Colonial Masters and Things that go Boom! in Daylight
Two quick points:
Life always gets a little brighter whenever Ethiopian Prime Minister Meles Zenawi gives an interview to the Western press. His incurable Turrets Syndrome about how the West has an obligation to give him alms is what has made him the backbone of everything magnificently banal… and may I say, thank you, Mr. Prime Minister.
Ehhh. Need I go on? Seriously?
For a leader whose country was not colonized by
The drive-by, wintry vituperation directed at Chief EU Elections Observer made Prime Minister Meles a legend in African warlord circles, and why not? A “self appointed colonial viceroy” is what he called Ana Gomes when she decided Melesocracy was frighteningly deficient in democracy. Still tugs at your heartstrings, don’t it?
But a year has passed and ‘self appointed colonial viceroy’, though brilliantly campy, had started to run out of prissiness. Soooooo……
Mr. Meles accused Mr. Blair of behaving like an old colonial master in cutting off aid in response to the killing by government troops of scores of opposition protesters last year.
Ahhhhhhhhhhh. It’s like a long, ice-cold drink of flippancy in the middle of an intellectual drought. But, wait. The
Uh… their colonial principles or other principles? I am rusty on my colonial history, but did colonial powers withdraw aid whenever heads of their colonies mowed down civilians? Somebody look it up.
Mr. Meles said that
That Blair! He must have snuck in a small-print caveat about how the
“I have no personal ill feeling about the position taken by Mr. Blair regarding his feeling that we overreacted, but where I disagree strongly is what they did next. It was not consistent with the new policy.”
Uh. I am beginning to worry about this fabled “new relationship” and “new policy” of the
I dunno. It seems to me that there needs to be a re-knighting of new- new African renaissance leaders (this time make them “deliciously carb free”) since the last batch (Museveni, Meles and Issayas) have turned out to be gun-totting bores.
Anyway, suffice it to say, Ato Meles is displeased. “Colonial master” displeased.
The British government, deeply embarrassed by the violent crackdown, withdrew about £50 million in direct budget support. A planned increase of £30 million was also put on hold, disrupting plans for “basic services” projects.
Other donors followed suit.
Hilary Benn, in January 2006:
… I have not decided to reduce the aid budget to
Methinks no aid cut happened and all this is massive posturing. The
In the end, the
Money flowing into UK bank accounts from developing countries has surged in the past few years, dwarfing
The amount flowing in from poor countries in areas such as
The scale of the exodus of capital from countries with major social problems will raise fears of massive corruption and money laundering that will hurt the welfare of the world's most vulnerable people.
The New Economics Foundation said deposits had risen noticeably over the past five years, with inflows from
So what’s all the bellyaching about?
Second quick point:
Could the residents of Addis Abeba please start acting more terrified? Just so the bombings can stop? I called several people in Addis, all of whom seem brazenly unperturbed by nine bombs ka-booming all over the city.
The timing of this latest series of bombings is way-ree way-ree fishy: a day before the first anniversary of the Ethiopian elections. Someone obviously wanted to divert attention. The places: government offices (to indicate it is someone who has a beef with the guvment), public transportation, cafes and hotel restrooms-- places designed to illicit maximum terror… who doesn’t take a taxi and sit at a café sipping café con leche? Hmm. Who would possibly benefit from a terrified populace that will duck its head in fear?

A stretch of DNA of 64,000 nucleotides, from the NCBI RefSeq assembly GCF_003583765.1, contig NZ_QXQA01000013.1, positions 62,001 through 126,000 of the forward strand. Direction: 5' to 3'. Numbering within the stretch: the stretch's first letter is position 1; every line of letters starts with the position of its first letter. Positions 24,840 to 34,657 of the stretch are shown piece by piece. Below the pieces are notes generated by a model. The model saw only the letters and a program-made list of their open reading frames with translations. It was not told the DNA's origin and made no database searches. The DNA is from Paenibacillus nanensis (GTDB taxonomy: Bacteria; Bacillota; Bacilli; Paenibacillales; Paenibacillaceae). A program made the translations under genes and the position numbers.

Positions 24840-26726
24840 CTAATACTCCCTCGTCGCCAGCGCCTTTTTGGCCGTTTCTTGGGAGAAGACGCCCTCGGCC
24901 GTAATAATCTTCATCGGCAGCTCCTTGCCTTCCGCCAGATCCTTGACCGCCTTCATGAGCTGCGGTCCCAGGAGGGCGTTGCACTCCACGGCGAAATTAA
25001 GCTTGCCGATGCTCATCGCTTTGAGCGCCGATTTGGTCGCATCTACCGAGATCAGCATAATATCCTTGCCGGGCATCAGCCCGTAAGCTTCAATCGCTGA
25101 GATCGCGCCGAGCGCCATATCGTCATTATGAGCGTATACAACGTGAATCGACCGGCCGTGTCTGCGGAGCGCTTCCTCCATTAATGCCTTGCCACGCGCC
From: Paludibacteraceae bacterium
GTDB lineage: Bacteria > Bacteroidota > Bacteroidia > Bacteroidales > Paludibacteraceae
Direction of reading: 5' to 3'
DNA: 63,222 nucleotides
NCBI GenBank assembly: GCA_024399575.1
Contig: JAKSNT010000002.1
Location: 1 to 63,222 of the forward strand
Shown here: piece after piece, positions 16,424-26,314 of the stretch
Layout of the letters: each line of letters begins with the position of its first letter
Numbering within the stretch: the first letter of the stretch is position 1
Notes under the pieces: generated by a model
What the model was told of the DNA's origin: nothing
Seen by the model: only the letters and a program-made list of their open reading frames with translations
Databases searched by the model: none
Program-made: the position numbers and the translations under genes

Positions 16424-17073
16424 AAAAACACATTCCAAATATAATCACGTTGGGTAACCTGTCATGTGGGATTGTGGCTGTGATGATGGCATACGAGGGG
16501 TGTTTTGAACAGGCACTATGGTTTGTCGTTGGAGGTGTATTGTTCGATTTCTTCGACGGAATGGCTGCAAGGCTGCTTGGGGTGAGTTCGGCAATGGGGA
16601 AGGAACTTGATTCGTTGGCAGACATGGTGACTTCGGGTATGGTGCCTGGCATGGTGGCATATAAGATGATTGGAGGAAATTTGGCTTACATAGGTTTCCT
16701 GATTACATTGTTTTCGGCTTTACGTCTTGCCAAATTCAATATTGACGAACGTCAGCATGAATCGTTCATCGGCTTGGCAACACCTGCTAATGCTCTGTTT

The most interesting part: the government was unusually coquettish about pointing to who was responsible for the boom-boom. Usually it wastes no time pointing to the OLF, the pesky Eritreans, the man on the moon and colonial viceroys. This time, nada.
This is very disturbing because:
a) where is all the money the
b) how can any organization so boldly penetrate the tight ship the Ethiopian government runs to willy-nilly plant nine bombs without being detected
It’s also a dicey PR problem: the EPRDF needs to point out there are terrorist in its midst (which justifies its military highhandedness), while at the same time telling us that bombs exploding in buses and cafes in the capital city is nothing to get spooked over. How to send out this message? Enter… oh, look… one Zemedkun Tekle, spokesman for the Ministry of Misinformation, who talked to VOA.
The capital is very peaceful and nothing is new. We find those kinds of explosions even in big cities in like the
Well, I feel better.
[Sigh] I miss our old friend Bereket Simon, former Minister of Information, uber kvetcher and imponderous dispenser of drivel. But on the other hand, yes, which one of us living in the
Addis has a new mayor elected by… no body. But perhaps on the new mayor’s task list should be a new catch phrase for Addis… “Addis: bombings don’t slow us down. They shouldn’t you. Come, invest.”
The Returnees Caucasus has been… bombarding (get it?) us with reasons why international aid to Ethiopia should not be cut and how we should aggressively invest in Ethiopia, but maybe it can try informing the government that bombings are scaring away investors and tourists.
Here’s who I predict the Ethiopian government will blame for the bombings: sympathizers of…Al Qaeda. Always a winning tactic, IF Ato Zemedkun can somehow comfort us with his soothing words: “Yes. Islamist anti-peace elements aided by OLF,
So, Addis Abebans, just please pretend you are terrified. Sheesh.------------------------------------------------------
I am trying to collect anecdotes from people who called the World Bank about this flyer. If you are willing, please share your experience.